Sunlight reflected off a windshield in the rain
I have been at a point of quiet contemplation lately and by lately, I mean most of the weekend. When I find a moment to escape into my head, I find my thoughts revolve around a painfully familiar axis: suicide. Not that I’m thinking about doing it or that I’m feeling that nasty edge creep up on me again. I have always been attracted to suffering and tragedy; it is what I write best and I feel most in touch with myself when the grieving process drags me through the shards of whatever it is that has just struck me. However, they are not always my tragedies and losses that impact me. I find the suffering of others intriguing and beautiful. I’m not really sure why. I’ve had the death of one person I never met hit me so hard that I was a little frightened. Why did it matter so much? Why did my heart absorb it and stitch it into the canvas of my life?
Last night, ku nkiko and I simulataneously read about Carter Cooper’s suicide. Two different books about two vastly different things and not five minutes after I read ku nkiko the passage Anderson wrote about the day Carter died, she grabbed my arm and read me a sentence or two from her book that had just mentioned his suicide as well.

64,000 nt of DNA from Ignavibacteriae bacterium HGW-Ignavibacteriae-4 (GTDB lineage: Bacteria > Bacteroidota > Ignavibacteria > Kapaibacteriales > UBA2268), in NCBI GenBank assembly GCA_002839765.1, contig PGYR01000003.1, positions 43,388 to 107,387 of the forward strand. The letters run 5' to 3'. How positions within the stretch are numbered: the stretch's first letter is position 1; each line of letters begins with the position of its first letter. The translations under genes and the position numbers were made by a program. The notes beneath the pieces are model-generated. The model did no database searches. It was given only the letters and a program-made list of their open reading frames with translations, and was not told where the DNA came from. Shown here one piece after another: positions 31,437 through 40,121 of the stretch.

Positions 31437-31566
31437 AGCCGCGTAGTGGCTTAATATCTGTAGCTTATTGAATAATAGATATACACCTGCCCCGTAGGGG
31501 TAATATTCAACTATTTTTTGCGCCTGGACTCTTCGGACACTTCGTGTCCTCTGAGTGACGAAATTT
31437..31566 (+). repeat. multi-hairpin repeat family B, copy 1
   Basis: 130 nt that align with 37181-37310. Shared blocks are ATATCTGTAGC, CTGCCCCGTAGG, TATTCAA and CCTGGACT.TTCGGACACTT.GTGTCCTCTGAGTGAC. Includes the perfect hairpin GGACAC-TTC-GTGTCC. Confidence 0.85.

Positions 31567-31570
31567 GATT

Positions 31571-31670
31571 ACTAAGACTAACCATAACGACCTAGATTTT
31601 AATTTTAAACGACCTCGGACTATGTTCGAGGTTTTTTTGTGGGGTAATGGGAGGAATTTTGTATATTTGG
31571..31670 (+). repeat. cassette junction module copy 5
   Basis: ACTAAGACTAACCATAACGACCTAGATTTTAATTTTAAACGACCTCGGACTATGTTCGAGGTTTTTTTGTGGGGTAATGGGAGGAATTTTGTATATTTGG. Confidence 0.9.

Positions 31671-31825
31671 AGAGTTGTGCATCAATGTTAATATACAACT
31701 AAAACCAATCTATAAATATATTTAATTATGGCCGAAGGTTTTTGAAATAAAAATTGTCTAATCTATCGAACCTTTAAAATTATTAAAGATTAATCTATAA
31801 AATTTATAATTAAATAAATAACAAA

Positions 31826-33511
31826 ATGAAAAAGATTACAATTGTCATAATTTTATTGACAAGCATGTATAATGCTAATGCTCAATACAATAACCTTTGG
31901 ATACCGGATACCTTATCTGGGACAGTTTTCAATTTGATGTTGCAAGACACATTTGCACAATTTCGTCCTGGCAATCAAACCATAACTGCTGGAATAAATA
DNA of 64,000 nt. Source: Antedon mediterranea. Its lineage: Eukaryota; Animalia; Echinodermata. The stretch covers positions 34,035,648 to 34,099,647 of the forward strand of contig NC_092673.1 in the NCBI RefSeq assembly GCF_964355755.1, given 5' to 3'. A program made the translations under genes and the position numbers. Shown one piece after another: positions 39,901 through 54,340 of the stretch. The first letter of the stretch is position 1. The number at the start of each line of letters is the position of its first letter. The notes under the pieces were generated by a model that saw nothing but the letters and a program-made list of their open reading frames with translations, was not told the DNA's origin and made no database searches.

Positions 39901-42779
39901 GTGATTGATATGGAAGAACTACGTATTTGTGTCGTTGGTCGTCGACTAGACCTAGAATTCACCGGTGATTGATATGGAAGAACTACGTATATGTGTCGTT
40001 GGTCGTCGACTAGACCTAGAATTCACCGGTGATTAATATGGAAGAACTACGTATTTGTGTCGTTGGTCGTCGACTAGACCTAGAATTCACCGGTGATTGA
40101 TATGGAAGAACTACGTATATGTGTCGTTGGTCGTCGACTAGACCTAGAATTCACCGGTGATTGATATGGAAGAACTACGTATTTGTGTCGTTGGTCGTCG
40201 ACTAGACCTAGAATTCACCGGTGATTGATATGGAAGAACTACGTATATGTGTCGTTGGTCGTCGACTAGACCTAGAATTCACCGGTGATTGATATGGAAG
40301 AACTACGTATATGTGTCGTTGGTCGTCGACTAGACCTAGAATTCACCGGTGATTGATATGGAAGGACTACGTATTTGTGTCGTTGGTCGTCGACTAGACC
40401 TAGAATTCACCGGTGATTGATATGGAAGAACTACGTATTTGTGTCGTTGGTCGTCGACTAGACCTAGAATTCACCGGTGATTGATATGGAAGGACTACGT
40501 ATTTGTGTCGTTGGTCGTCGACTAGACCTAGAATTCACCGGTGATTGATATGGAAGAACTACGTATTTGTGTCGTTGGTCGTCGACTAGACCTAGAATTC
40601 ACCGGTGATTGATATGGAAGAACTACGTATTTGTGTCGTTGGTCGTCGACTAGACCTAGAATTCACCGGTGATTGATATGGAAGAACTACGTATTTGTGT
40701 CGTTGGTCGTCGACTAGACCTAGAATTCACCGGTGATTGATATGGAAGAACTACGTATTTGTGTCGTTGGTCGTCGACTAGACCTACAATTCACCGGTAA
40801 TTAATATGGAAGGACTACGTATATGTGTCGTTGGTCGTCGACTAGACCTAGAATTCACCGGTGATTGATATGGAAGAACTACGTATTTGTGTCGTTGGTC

Stories of suicide and the quiet suffering of those who left and those who were left behind interest me. Sick, morbid, an embarrassing fixation. Perhaps it’s because I’ve come close to being a member of both sets (gone, left behind) that I need to understand how it happens and how people survive just in case. Just in case.
The quiet contemplation. I’m reading two books simultaneously that deal with grief and pain and a strong need to keep moving to stay afloat. What does one do when one’s life comes to an abrupt halt? What does one do when all the plans change without warning? I still don’t know. Years of studying, of hypothesising, of building up elaborate schemes hasn’t given me any kind of answer. I don’t know why I’m this way. I don’t know why stories of tragedy seem more like home to me than stories of love and happiness and fruitful gain.
I just don’t know.